Follow the latest in economic news and developments about the Arab transition countries. 

Some Libyan government ministries are struggling to cover expenditures because of budget problems following protesters shut down another vital oilfield. Oil output fell to 230,000 barrels a day on Sunday after a new protest shut down the El Sharara field, down from 1.4 million bpd in July when nationwide protests started. More than half of the budget goes to public salaries and subsidies. Amin warned vital government services such as health care and electricity supplies were at risk unless the GNC assembly agreed on a budget for 2014. The government has submitted a 2014 budget draft to the GNC but not released any details. Analysts say it will be difficult to overcome a funding gap as oil revenues might halve this year compared to the typical level of around $50 billion. [Al-Arabiya]   
The nationwide unemployment rate remained steady through the fourth quarter (Q4) of 2013, registering 13.4 percent of the population, the Central Agency for Public Mobilization and Statistics reported in an official statement. According to CAPMAS, 3.6 million Egyptians are unemployed, a 0.5 percent increase from the previous quarter and a 57.3 percent increase compared to the same quarter in 2010. The report indicated that youth constitutes 69 percent of the total unemployed. [DNE]
Morocco is diversifying its export market in a bid to develop trade with Gulf Arab countries and also reduce its reliance on Europe. Moroccan trade has been traditional dominated with countries in Europe, despite the economic crisis that has continued to unfold over the last six years. Mohammad Abbou, Morocco’s Minister of Industry, Trade, Development and Digital Economy said that Europe accounts for 60 percent of Morocco’s trade. He added that there were no targets on how much he wanted to see trade increase with the Gulf region. [Gulf News]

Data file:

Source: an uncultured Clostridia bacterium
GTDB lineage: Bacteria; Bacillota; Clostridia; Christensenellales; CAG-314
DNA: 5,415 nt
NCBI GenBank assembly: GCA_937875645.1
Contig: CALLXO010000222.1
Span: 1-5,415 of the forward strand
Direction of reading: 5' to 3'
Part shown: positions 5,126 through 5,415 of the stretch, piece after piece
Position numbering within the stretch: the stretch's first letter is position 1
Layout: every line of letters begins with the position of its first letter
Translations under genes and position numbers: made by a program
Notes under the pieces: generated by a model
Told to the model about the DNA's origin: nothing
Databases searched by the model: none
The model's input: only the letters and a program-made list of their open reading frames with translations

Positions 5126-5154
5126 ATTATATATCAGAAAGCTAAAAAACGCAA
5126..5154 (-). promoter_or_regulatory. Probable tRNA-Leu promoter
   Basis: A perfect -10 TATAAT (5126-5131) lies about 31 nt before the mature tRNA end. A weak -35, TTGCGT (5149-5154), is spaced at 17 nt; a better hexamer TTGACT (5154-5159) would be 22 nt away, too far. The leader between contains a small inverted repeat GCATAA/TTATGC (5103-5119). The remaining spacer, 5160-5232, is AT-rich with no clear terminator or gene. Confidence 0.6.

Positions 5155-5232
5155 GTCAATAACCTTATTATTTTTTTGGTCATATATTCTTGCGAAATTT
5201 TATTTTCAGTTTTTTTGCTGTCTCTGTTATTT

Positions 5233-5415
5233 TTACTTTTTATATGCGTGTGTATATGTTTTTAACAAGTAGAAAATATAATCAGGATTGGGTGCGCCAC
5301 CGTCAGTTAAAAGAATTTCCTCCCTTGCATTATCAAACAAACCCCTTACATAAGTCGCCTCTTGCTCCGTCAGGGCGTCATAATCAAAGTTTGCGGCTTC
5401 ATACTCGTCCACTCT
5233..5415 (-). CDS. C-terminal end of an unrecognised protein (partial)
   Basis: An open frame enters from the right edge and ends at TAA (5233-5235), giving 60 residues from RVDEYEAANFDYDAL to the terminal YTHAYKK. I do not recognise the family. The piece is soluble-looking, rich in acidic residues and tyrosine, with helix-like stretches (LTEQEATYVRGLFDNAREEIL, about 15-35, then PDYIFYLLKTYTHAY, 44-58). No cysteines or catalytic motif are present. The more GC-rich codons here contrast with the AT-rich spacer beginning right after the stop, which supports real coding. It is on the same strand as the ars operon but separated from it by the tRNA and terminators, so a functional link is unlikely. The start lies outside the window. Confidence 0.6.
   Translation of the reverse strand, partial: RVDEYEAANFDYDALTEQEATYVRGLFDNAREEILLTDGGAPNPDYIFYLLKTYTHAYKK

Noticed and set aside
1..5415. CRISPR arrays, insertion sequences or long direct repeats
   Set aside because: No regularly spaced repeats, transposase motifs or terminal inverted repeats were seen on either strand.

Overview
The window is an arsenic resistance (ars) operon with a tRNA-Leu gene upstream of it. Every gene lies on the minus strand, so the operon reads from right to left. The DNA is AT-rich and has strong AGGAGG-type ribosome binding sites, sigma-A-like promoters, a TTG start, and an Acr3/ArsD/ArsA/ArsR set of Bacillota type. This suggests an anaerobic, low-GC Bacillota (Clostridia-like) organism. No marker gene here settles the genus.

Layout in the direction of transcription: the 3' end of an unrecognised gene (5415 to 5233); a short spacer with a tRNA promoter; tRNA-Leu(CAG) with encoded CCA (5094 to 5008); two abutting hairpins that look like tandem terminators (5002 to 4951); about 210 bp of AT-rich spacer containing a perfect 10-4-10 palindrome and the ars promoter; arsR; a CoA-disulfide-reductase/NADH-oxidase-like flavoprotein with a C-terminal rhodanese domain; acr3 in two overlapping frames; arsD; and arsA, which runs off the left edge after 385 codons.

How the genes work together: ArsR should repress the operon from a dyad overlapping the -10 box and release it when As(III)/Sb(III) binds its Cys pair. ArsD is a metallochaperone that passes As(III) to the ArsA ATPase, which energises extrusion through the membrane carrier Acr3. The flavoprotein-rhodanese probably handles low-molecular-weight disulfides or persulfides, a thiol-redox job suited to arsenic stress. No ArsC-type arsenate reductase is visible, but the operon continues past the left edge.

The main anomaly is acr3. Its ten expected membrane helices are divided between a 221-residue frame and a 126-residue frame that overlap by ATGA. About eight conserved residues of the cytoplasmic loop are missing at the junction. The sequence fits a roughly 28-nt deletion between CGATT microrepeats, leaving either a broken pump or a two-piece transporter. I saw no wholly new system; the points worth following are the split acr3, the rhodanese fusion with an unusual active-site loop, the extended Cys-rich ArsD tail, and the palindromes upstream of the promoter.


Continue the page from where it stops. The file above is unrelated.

Yemen’s external debt stood at $7.232 billion by the end of December 2013, down $9 million from December 2012, the Central Bank of Yemen (CBY) said on Saturday. The biggest portion of the debt, nearly $3.560 billion, is from international funding organizations, with over $2 billion is owed to the International Development Association (IDA), according to CBY’s figures. The Central Bank reported that the country’s debt for member countries of the Paris Club ranked second ($1.620 billion), with the largest creditors being Russia ($1.143 billion). Yemen’s debt to the non-member countries of the Paris Club amounted to $1.533 billion, mostly ($1.340 billion) Yemen owed to the Saudi Fund for Development (SFD), the Bank said. [SABA]
Also of Interest:
Egypt draft law bars third-party challenges to contracts | Reuters
Egypt will receive first installment of Saudi $200 million aid: Araby | Cairo Post
Gulf investor interest highlights Egypt’s retail upside | OBG
Egypt’s Araby meets with WB director in Egypt on Sunday | Cairo Post
Reform & resentment of bread subsidies in Jordan, Part I | Ammon News
Cisco allocates venture capital funding to Jordan’s Badia Impact Fund | Press Release
Jordan’s oil bill drops considerably | Jordan Times
Jordan, Iraq preparing to tender $18 billion oil pipeline | Jordan Times
Jordan Central Bank warns against using Bitcoin | Jordan Times, Daily Star
Seeking cheap stocks, chaos no problem? Try Libya | Reuters
Tunisia: EIB to increase funding to € 300 million | AM
Qatar opens its market to Yemeni labor | Al-Shofra